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Classified Research To Stay Off Campus

By Jennifer Krishnan

EDITOR IN CHIEF

A faculty committee recently recommended that all classified research conducted by members of the MIT community be carried out off campus.

“We recommend that no classified research should be carried out on campus; that no student, graduate or undergraduate, should be required to have a security clearance to perform thesis research; and that no thesis research should be carried out in areas requiring access to classified materials,” the committee, chaired by Institute Professor Sheila E. Widnall ’60, wrote.

This is an affirmation of MIT’s standing policy, said committee member and Institute Professor Jerome I. Friedman. Currently, no classified research is conducted on campus, no degree depends on classified research, and “all theses can be made public,” Friedman said. The committee concluded that this policy was reasonable, he said.

The report also recommended that the faculty establish a standing committee “to monitor restrictions on access to and disclosure of scientific information.”

Issues arise in Sept. 11 aftermath

The committee was appointed by Provost Robert A. Brown in the wake of the terrorist attacks on Sept. 11, 2001 and the passage of the USA PATRIOT Act, Friedman said. The USA PATRIOT Act “raised some important issues” that the committee had to consider, he said.

“Restrictions on access to select biological agents, the application of export control provisions to university researchers, and a growing pressure to treat research results as sensitive create a new landscape for faculty, students, and MIT as an institution,” according to the report, entitled “In the Public Interest.”

“The Provost was really looking into the future” when he called for the formation of this committee, Friedman said.

Report establishes values for MIT

“The fundamental mission of MIT rests upon four values: unfettered transmission of knowledge through educational activities, creation of new knowledge through research and other scholarly activities, service to the nation, and service to humanity,” the authors of the report wrote.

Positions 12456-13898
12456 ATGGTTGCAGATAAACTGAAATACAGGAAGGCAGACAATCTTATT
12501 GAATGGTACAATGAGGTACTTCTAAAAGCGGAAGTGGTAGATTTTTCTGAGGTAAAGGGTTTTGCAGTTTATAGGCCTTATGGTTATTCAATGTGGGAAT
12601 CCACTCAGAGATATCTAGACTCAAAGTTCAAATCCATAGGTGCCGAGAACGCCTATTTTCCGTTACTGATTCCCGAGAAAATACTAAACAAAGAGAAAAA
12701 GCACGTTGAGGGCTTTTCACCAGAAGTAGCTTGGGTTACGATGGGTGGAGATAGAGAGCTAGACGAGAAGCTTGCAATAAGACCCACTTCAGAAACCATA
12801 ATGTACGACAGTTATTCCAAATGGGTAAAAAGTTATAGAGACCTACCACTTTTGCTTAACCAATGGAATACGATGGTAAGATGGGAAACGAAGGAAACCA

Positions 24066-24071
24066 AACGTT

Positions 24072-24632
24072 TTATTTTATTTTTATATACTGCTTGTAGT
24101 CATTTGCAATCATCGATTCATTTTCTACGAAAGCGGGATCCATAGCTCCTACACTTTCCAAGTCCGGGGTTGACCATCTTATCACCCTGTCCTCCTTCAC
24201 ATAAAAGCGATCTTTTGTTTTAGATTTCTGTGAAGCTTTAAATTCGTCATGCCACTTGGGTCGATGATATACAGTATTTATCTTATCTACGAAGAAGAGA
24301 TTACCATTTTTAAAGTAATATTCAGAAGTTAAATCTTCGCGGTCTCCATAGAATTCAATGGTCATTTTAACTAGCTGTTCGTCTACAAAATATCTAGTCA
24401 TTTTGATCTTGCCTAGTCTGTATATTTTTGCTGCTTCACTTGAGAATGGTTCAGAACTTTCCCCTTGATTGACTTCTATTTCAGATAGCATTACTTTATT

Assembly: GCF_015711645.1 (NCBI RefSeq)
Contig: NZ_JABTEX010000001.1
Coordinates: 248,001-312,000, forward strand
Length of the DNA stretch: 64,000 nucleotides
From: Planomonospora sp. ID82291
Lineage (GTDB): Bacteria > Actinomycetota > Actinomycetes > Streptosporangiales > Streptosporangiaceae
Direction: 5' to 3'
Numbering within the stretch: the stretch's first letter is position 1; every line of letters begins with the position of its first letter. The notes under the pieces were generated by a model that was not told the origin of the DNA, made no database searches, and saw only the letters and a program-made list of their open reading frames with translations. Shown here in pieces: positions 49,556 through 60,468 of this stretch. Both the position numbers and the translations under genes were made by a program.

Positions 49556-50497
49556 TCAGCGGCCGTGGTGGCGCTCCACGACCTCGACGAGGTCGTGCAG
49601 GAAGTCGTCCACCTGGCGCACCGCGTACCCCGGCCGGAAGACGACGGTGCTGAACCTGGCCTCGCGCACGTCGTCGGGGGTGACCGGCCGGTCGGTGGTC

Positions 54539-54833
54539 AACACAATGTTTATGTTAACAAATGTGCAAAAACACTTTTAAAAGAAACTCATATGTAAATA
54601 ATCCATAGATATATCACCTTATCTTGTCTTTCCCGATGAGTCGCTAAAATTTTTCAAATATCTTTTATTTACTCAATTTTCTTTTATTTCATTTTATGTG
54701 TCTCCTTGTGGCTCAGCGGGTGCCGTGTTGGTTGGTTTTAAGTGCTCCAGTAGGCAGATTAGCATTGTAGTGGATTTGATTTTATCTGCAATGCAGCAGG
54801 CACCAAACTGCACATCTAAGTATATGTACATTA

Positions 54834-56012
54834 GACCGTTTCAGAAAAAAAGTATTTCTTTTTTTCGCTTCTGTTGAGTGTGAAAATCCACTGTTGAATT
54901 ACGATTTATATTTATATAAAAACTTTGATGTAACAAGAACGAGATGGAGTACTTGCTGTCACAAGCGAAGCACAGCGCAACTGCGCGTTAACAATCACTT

“If we compromised [education and openness], we would be doing a disservice” to the community,” Friedman said. “Educating the future of the nation” is itself a service to the nation, he said.

The report calls for MIT to continue to provide access for faculty to off-campus facilities for classified research, such as the Lincoln Laboratory, which is managed by the Institute.

Roger W. Sudbury SM ’63, Assistant to the Director of the Lincoln Laboratory, said the number of faculty conducting research at the facility was small, “in the tens.”

Sudbury said that while several students are involved with research at the Lincoln Lab, “we are very careful to make sure” that none of the thesis work is classified.

MIT also has ties to several other facilities where classified research can be carried out, including the Charles Stark Draper Laboratory in Cambridge.

The report also hinted at the possible establishment of a new facility for biological research.

“It is not too hard to imagine a future Lincoln Laboratory-like entity conducting classified biologically related research in the Boston area,” the panel wrote.

The committee also took up the subject of “sensitive” information -- “Because there is no consistent understanding or definition of what would constitute ‘sensitive’ information, MIT should continue its policy of not agreeing to any sponsor’s contractual request that research results ... be reviewed for the inadvertent disclosure of ‘sensitive’ information.” Additionally, MIT should “not restrict any students from access to any course, on-campus seminar, or other similar forum.”

The committee included Widnall, Friedman, Director of the Laboratory for Information and Decision Systems Vincent W.S. Chan ’71, Chair of the Faculty Stephen C. Graves, and Director of the Security Studies Program Harvey M. Sapolsky.